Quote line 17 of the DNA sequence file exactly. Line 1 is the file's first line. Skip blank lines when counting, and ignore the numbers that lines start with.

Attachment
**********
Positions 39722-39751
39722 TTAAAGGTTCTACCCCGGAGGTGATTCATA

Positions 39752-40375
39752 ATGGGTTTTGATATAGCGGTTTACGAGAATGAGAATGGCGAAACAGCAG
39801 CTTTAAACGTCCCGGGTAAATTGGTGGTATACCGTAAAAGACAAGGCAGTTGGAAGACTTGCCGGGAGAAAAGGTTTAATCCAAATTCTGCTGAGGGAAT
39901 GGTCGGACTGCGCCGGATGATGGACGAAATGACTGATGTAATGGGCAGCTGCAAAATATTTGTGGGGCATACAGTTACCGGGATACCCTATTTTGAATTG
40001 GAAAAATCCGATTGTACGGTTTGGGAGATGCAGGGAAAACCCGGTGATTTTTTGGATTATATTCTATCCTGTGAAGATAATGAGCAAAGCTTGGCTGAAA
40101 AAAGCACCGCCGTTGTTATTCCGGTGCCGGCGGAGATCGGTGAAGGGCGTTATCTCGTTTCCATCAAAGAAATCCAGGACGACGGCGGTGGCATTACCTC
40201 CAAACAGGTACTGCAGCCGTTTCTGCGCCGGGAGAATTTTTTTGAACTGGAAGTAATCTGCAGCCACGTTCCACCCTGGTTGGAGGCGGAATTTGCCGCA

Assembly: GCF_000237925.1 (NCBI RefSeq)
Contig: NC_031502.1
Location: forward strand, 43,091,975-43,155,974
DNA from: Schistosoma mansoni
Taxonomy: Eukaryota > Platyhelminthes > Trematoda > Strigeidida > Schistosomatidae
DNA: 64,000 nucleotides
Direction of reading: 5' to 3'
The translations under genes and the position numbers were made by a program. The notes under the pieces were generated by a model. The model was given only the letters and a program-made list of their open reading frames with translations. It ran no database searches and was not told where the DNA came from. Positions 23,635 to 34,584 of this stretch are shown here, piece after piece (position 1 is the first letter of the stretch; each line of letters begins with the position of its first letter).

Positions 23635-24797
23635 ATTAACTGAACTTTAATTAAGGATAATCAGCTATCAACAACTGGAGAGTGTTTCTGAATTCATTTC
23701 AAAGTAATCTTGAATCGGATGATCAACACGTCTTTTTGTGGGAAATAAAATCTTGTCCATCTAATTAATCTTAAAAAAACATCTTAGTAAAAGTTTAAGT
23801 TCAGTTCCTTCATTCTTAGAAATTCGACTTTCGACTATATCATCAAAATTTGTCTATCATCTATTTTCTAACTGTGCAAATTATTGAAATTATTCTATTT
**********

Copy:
The translations under genes and the position numbers were made by a program. The notes under the pieces were generated by a model. The model was given only the letters and a program-made list of their open reading frames with translations. It ran no database searches and was not told where the DNA came from. Positions 23,635 to 34,584 of this stretch are shown here, piece after piece (position 1 is the first letter of the stretch; each line of letters begins with the position of its first letter).